Pope Francis and Donald Trump: When Popes Play Politics It Isn’t Pretty

By John Zmirak Published on February 18, 2016

The Internet might explode today as Americans react to Pope Francis’ off-the-cuff statement about Donald Trump and immigration. Before I comment on a story that has already morphed into hundreds of bleeding headlines, let me reproduce in full the exchange between Pope Francis and a Reuters reporter on an airplane — where the pope, it must be made clear, spoke only as an individual Argentinian bishop, with zero papal authority:

Phil Pullella, Reuters: Today, you spoke very eloquently about the problems of immigration. On the other side of the border, there is a very tough electoral battle. One of the candidates for the White House, Republican, Donald Trump, in an interview recently said that you are a political man and he even said that you are a pawn, an instrument of the Mexican government for migration politics. Trump said that if he’s elected, he wants to build 2,500 kilometers of wall along the border. He wants to deport 11 million illegal immigrants, separating families, etcetera. I would like to ask you, what do you think of these accusations against you and if a North American Catholic can vote for a person like this?

Pope Francis: Thank God he said I was a politician because Aristotle defined the human person as ‘animal politicus.’ At least I am a human person. As to whether I am a pawn, well, maybe, I don’t know. I’ll leave that up to your judgment and that of the people. And then, a person who thinks only about building walls, wherever they may be, and not building bridges, is not Christian. This is not in the Gospel. As far as what you said about whether I would advise to vote or not to vote, I am not going to get involved in that. I say only that this man is not Christian if he has said things like that. We must see if he said things in that way and in this I give the benefit of the doubt.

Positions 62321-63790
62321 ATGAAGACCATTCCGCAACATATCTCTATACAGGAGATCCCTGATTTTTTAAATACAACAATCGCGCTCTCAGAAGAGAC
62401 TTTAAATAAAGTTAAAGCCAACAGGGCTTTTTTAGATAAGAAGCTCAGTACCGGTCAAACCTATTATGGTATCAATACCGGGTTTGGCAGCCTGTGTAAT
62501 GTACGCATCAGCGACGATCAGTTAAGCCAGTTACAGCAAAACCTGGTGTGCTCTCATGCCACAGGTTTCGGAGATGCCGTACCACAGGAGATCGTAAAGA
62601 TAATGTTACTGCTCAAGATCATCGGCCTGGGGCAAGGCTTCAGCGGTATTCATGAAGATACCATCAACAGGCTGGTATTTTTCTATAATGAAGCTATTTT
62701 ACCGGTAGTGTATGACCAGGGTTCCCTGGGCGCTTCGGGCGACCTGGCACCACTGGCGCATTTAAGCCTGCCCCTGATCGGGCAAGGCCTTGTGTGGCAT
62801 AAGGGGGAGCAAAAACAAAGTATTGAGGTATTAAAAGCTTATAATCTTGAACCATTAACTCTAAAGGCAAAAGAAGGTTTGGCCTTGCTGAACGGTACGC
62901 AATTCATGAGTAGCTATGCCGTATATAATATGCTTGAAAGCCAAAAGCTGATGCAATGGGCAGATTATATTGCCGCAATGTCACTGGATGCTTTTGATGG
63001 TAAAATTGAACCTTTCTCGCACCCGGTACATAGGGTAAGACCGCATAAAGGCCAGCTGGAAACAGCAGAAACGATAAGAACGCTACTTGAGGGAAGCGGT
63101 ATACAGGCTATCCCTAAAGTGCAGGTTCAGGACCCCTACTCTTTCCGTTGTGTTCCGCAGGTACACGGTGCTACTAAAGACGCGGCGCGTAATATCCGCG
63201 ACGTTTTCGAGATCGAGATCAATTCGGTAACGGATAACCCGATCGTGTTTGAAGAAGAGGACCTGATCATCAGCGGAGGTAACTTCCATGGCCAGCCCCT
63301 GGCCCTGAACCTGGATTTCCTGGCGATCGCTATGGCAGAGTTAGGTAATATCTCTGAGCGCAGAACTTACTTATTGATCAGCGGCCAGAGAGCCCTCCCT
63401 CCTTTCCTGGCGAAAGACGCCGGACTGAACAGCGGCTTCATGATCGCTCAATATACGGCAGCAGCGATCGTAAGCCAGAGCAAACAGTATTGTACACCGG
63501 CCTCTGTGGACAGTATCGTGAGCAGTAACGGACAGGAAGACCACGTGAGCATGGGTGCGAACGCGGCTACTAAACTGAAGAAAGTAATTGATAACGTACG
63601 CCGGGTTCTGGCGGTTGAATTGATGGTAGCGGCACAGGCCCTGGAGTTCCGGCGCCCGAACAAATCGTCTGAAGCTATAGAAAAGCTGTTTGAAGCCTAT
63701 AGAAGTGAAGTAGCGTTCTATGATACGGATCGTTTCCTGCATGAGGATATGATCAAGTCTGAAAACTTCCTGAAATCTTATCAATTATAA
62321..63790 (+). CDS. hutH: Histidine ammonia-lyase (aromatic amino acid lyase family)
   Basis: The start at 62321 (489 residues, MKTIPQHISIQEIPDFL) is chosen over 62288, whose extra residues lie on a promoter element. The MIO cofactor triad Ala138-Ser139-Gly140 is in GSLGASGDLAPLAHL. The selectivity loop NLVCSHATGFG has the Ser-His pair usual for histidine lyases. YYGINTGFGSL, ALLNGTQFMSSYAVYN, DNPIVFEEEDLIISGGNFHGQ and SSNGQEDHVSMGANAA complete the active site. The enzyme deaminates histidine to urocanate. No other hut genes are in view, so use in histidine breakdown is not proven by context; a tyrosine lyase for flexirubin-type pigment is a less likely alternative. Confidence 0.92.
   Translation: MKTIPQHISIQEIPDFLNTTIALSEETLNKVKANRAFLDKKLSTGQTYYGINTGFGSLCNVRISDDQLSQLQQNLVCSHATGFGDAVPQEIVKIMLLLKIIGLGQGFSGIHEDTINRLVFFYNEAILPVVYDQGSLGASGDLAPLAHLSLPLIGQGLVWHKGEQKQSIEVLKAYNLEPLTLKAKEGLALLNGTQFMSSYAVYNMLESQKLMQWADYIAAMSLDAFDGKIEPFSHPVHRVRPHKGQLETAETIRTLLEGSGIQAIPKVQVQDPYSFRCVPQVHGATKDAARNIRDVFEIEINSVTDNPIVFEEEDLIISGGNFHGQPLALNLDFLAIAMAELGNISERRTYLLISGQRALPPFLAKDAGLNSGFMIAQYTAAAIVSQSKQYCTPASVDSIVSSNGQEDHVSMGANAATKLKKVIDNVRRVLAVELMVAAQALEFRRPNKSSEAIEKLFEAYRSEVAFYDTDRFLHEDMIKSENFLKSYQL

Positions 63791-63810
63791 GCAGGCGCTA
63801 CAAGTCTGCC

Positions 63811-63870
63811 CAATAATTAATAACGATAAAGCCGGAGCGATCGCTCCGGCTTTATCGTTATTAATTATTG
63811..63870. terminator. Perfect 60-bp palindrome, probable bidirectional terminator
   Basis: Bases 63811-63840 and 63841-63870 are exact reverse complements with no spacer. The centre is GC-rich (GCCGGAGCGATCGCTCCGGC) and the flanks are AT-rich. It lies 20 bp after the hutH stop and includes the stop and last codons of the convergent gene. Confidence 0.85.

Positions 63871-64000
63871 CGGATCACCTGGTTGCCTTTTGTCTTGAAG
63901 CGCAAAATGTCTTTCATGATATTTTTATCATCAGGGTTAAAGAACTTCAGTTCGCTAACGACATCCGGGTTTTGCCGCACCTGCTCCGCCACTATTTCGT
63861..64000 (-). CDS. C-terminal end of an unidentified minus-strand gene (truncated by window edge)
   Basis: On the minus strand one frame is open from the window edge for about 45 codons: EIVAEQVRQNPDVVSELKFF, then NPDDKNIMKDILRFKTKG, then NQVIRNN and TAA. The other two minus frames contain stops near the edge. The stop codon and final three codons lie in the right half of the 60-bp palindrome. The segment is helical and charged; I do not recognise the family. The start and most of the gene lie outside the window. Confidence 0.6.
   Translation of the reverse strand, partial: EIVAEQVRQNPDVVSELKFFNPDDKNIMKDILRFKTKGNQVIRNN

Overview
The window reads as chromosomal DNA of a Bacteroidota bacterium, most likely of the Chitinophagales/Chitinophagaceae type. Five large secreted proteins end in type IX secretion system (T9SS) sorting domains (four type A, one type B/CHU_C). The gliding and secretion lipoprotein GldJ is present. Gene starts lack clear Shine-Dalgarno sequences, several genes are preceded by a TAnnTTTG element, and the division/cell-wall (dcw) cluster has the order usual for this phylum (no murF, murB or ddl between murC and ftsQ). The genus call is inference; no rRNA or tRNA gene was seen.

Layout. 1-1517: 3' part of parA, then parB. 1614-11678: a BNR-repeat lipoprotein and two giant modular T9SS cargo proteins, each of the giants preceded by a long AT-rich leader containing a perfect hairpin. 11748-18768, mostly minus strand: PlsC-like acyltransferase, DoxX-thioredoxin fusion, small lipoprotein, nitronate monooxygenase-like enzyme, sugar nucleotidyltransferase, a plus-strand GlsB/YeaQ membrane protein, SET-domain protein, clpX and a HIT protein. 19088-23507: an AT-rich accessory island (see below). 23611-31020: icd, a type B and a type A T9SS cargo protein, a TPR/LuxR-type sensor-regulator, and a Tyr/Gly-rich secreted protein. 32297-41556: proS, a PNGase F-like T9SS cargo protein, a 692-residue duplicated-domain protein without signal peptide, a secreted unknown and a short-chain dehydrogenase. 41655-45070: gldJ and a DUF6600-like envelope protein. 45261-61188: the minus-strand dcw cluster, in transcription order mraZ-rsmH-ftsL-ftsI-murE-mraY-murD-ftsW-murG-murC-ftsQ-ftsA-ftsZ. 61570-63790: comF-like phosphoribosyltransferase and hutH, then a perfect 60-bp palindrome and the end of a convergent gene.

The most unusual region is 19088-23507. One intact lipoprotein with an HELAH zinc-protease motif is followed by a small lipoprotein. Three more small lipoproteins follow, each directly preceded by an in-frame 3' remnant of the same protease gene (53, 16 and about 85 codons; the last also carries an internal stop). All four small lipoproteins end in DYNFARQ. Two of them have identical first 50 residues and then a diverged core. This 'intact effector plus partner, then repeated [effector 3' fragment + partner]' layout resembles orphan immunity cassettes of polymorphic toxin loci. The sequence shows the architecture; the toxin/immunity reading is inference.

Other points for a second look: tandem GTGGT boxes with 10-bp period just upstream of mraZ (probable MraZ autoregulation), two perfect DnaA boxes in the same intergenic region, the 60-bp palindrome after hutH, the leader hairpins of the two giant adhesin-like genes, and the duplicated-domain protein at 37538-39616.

If the pope was trying to be Jesuitical here, he failed. He clearly implied that Donald Trump is not a Christian. Worse, he tarred Trump’s supporters and other Republican candidates, such as Ted Cruz, who favor stronger border control in America. Even Marco Rubio, who is the most pro-immigration candidate of the leading GOP three, stepped in to point out the obvious, as TIME’s Zeke Miller reported:


Rubio was smart to distinguish his position from that of Pope Francis, whose statements on immigration have been well to the left of Sen. Bernie Sanders’.

This dispute could release all sorts of suppressed tensions in America. It could fan the last, dying embers of American anti-Catholicism, or stir chauvinistic Catholics into anti-Americanism (two equal, if opposite dangers). It reminds us of attempts in centuries past by popes to intervene directly in politics, listed below alongside their disastrous outcomes for the Church:

  • Pope Boniface VIII demanded that Philip the Fair of France keep its wealthy bishops and clergy immune from taxation and royal control, and finally excommunicated Philip. Philip sent soldiers to kidnap Boniface, who died in custody. The papacy was moved to Avignon, and controlled by France for 70 years, and the attempt to move it back to Rome resulted in a schism with three rival “popes.”
  • Pope Pius V excommunicated Elizabeth I of England for promoting the Reformation and persecuting Catholics, and called on her subjects to overthrow her. They didn’t, but unleashed a savage wave of anti-Catholic violence, which lasted for decades and martyred thousands of priests and laymen.